My mom always said if you don’t have something nice to say, don’t say it at all.
When it comes to Twitter and his athletes, Texas Tech football coach Mike Leach agrees. The outspoken law-degree holding, pirate-loving coach was the latest to issue a ban on his athletes using the popular social networking site after two prominent players ‘violated’ team rules. "Anybody that wants to play for us doesn't have a Twitter page," said Leach during a recent Big 12 teleconference.
Following Tech's loss at Houston, All-American offensive lineman Brandon Carter wrote: “This is not how I saw our season. I just cried like am [sic] idiot. I want us to be so good my last year and I feel like I'm letting everyone down." Leach suspended his star lineman indefinitely, but wouldn't indicate whether it was a result of his disgruntled tweets.
Linebacker Marlon Williams’ Twitter page was also removed, along with Carter’s, after his frustration with Leach was shown through a tweet: "Wondering why I'm still in this meeting room when the head coach can't even be on time to his own meeting."
Williams also expressed his disappointment with the Red Raiders 2-2 start. "I can't believe what happened. Man my senior year isn't going anything like what I busted my [butt] for....New week now."
This is just the latest issue facing athletes and the use of Twitter.
So the question is: Should college athletes be allowed to use Twitter to communicate with fans?
The answer isn’t clear-cut. Just as the saying goes, “With great power comes great responsibility,” Twitter is a very powerful tool that should be used very wisely and with great caution, especially when it comes to athletes.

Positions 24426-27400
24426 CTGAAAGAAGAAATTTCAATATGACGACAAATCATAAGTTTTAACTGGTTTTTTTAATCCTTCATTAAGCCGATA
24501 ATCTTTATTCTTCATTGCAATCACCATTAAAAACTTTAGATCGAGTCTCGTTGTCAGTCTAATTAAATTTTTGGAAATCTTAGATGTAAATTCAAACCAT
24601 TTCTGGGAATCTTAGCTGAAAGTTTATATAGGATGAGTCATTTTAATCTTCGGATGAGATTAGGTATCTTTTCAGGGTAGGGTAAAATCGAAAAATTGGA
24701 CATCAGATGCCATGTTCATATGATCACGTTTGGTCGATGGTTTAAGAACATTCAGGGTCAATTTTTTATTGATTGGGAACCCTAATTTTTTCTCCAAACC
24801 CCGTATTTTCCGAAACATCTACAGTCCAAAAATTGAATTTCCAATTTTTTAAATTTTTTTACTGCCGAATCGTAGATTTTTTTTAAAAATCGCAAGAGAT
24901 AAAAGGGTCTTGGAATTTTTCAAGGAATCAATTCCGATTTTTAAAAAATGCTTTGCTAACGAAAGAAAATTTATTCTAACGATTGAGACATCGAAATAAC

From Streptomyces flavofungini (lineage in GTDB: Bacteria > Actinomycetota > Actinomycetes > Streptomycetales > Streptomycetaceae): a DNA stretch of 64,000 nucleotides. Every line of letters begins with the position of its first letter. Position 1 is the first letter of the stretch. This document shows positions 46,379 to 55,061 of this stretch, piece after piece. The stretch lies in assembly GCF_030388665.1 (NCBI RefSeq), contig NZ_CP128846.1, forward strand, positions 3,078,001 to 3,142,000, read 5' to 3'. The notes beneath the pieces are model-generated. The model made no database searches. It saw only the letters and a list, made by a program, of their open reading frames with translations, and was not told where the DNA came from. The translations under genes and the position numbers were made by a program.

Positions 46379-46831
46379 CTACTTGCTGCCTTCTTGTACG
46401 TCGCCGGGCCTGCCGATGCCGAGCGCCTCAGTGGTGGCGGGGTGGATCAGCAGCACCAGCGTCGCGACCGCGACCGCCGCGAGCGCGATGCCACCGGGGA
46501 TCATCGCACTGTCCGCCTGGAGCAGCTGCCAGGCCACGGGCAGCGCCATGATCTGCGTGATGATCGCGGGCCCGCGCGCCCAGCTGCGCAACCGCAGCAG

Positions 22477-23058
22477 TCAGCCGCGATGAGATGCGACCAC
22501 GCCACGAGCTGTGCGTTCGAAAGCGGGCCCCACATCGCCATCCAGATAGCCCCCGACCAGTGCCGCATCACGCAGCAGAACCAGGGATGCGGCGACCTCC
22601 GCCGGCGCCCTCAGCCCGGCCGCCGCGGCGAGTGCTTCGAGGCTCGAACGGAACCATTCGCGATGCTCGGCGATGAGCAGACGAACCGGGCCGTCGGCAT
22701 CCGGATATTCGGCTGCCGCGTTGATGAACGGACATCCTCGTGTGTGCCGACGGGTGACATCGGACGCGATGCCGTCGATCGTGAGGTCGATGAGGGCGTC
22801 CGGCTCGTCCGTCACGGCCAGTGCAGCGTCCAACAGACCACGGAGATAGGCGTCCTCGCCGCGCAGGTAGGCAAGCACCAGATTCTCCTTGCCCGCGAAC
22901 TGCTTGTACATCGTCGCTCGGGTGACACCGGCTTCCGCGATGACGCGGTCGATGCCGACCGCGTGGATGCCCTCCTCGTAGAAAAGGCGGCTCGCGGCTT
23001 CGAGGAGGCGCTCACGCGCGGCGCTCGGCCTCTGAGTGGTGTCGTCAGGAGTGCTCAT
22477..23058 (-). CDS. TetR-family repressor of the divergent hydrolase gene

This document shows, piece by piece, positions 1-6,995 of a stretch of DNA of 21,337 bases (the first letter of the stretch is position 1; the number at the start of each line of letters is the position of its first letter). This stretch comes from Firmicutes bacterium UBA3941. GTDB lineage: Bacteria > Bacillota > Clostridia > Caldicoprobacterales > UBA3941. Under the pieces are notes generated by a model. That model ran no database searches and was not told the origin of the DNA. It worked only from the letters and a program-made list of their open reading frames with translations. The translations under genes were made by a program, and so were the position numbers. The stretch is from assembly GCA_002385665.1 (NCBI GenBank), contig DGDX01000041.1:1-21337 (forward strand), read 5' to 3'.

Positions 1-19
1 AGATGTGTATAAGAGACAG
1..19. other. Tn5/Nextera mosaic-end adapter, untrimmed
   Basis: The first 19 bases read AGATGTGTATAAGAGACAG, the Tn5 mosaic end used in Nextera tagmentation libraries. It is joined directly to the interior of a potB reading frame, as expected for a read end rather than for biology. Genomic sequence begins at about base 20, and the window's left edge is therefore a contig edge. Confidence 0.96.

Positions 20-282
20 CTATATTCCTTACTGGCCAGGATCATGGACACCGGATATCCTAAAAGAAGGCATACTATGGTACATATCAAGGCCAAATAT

Although some might not admit it, athletes have a responsibility to their fans and their team to show respect on and off the field. Twitter is an extension of this. Just as a player would refrain from talking bad about their team or coach to the media, they should refrain from doing so on Twitter for all their followers and fans to see.
While I don’t disagree with Leach’s ban of Twitter-ing by his athletes, I do feel as though college athletes should be afforded the rights to use Twitter similar to professionals. The journalist in me screams, “Freedom of Speech!” while the consultant says, “Be positive and keep your negative thoughts to yourself.”
Because athletes are associated with a team, unlike us “regular” people who are associated with only ourselves, athletes should keep in mind that their personal thoughts and comments could sometimes affect the public’s view of the team.
So, the power lies with those players to make the right decisions. In the case of Carter and Williams, their decisions were not carried out in a respectful manner, and probably were not the right way to handle the situation. Twitter can be a great forum to communicate with fans, but in order to keep the peace and out of respect for their respective programs and coaches, players should not call out or place the blame on any particular person within the organization, no matter what has occurred.
These same rules should be applied to professional athletes, and are actually beginning to be, as seen with New York Jets’ David Clowney. After tweeting his disappointment with the lack of playing time he had against the New England Patriots, coach Rex Ryan benched the wide receiver for the game against the Tennessee Titans.
As Twitter and other social networking sites continue to grow in popularity, more athletes will take advantage of their power. Regardless if you are a college or professional athlete, your use of Twitter is a personal decision. However, for the sake of the team and out of respect for your organization, it may be wise to use it for positive reinforcement rather than negative commentary.
So next time you feel like tweeting about how your season has gone down the drain, think twice, and then post something nice.